I’ve never quite understood the fascination of old sewing machines, why would you want an antiquated machine when the newer electric ones are all ‘bells & whistles’.
Then a few weeks ago an old Singer machine popped up on my screen for sale locally, it so reminded me of my late Mum’s old Singer and the memories came flooding back. This was advertised for a snip at £15 so I made a quick enquiry if it was still available. I was second in the queue, now I wanted it more than ever! A little later in the day I got a message from the seller that the first person didn’t turn up to collect and to ‘come round now…it’s yours’. Oh wow…how exciting.
We collected the machine, and without even looking at it, the vendor’s hubby placed the heavy machine into the back of my car. It had a beautiful oak veneered lid so what was underneath I was yet to find out.
On arrival at home we released the little key that was tied to the handle with a little white ribbon and placed it in the lock…turned the key to release the lid and lifted it up carefully to find this beauty in all it’s glory.
Unfortunately when I tried to stitch it just made holes in the fabric and wasn’t forming stitches, but was pretty confident that could be resolved…it was also understandably very stiff and clunky…but a good oiling would do the trick.
I messaged the young vendor to thank her (as she was busy on the phone on collection) and asked if she knew the history. She had bought it in an antique shop a few years back in Scotland because it was ‘pretty’. Her intention was to do it up, but when her little ones arrived it got stored away in a cupboard. She was told it was 1950s era.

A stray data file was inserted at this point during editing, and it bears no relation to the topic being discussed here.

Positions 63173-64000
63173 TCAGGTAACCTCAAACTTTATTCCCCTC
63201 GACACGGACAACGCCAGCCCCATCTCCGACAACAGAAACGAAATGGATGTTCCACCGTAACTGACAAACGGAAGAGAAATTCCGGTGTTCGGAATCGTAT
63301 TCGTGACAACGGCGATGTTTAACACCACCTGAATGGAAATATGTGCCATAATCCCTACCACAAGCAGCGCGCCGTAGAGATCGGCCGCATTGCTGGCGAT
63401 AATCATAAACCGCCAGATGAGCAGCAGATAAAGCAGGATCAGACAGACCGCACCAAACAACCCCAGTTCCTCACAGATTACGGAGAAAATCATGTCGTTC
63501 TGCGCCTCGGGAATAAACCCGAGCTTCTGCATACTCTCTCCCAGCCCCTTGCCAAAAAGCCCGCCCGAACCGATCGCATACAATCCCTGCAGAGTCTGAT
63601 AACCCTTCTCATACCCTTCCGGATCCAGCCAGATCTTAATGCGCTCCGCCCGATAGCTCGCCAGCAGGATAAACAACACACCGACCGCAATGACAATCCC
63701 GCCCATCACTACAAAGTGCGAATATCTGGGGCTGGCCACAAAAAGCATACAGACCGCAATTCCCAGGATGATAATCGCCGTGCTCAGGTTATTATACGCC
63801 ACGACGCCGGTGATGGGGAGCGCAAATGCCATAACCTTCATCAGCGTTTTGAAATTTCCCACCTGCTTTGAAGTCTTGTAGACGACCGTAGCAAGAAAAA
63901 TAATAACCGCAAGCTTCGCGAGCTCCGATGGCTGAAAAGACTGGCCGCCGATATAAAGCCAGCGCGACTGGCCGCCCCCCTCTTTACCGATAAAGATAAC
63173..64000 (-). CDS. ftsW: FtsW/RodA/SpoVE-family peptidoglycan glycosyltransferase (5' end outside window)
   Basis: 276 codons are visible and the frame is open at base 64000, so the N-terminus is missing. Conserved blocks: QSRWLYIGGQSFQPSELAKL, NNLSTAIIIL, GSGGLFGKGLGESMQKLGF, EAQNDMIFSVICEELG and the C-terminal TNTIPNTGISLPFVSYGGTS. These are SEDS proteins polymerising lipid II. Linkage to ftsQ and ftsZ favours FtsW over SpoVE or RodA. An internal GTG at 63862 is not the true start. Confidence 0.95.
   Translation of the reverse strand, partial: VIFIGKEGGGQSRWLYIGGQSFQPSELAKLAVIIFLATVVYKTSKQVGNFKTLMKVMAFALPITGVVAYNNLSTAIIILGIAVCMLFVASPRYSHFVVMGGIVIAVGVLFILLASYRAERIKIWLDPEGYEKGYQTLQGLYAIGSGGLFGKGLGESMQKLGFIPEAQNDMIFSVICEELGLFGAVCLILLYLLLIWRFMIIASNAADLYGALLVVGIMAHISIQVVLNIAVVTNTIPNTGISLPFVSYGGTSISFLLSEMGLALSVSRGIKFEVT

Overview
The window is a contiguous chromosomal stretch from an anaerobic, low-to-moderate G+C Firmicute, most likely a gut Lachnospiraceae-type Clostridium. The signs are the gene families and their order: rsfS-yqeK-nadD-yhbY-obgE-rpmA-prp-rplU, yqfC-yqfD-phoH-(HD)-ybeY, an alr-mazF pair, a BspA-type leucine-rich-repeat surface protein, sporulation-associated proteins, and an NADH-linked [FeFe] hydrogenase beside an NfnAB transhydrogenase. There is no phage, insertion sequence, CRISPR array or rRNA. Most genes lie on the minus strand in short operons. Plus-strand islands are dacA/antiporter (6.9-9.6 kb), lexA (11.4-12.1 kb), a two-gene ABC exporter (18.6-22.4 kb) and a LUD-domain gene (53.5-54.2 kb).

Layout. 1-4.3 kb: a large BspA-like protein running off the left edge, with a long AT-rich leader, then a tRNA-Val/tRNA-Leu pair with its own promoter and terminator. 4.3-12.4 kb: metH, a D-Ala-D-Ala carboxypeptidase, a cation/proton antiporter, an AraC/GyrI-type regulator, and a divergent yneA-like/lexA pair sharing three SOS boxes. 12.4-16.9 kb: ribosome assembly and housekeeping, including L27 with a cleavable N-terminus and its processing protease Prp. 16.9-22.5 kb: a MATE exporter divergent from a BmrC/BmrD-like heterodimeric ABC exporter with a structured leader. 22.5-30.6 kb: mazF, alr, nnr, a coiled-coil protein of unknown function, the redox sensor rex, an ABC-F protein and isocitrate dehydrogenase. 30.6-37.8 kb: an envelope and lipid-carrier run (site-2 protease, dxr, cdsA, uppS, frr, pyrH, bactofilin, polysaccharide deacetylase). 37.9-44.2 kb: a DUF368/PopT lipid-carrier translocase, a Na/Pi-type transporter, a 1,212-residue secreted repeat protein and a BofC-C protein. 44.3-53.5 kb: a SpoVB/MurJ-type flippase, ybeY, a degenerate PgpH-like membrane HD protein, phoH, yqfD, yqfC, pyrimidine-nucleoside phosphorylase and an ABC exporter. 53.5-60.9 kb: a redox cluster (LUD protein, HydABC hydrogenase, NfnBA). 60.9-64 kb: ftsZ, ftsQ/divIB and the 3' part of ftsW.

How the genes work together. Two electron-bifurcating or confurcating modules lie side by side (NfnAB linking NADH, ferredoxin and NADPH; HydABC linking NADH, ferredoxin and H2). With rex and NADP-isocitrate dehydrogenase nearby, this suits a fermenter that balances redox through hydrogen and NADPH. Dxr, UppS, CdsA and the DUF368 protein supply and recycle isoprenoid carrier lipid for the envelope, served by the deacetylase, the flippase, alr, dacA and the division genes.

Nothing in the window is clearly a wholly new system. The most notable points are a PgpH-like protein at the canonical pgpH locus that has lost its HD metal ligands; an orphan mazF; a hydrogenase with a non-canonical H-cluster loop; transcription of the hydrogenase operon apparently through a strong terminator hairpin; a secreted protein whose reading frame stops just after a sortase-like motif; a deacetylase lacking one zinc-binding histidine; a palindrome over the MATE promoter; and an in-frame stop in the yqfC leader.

I excitedly messaged my sewing buddy and she hoiked out some 50’s patterns that she has handed down in her treasure box…such an elegant era, don’t you think?
On the front of the machine is a brass plaque with a serial number, so we googled it and was pretty surprised to find out it was made in 1916…so this was no longer vintage but an antique…..wow.
I looked into the history of Singer sewing machines a little more deeply to discover that Isaac Merritt Singer (great name!) didn’t actually invent the Singer but patented it in 1851. He was born in America and moved to the UK where he died in Devon aged 63. He had 5 wives and many mistresses and fathered 24 children! There’s a pun there somewhere!
With the first opportunity I started to oil and clean it…the oil did the trick and loosened up the mechanism. The stitching problem was solved by turning the needle sideways and not facing as in the new machines.
I then stripped all the shiny pieces off and placed them carefully in a box ready to polish them up with Brasso and soft wire wool.
This machine had survived 2 world wars and as I cleaned it my thoughts went to those who stitched away, making do and mending, while the spouses were away at war fighting for their lives and country.
A few hours later it was as good as new…
I now get it!
Who wouldn’t want to own a little bit of history.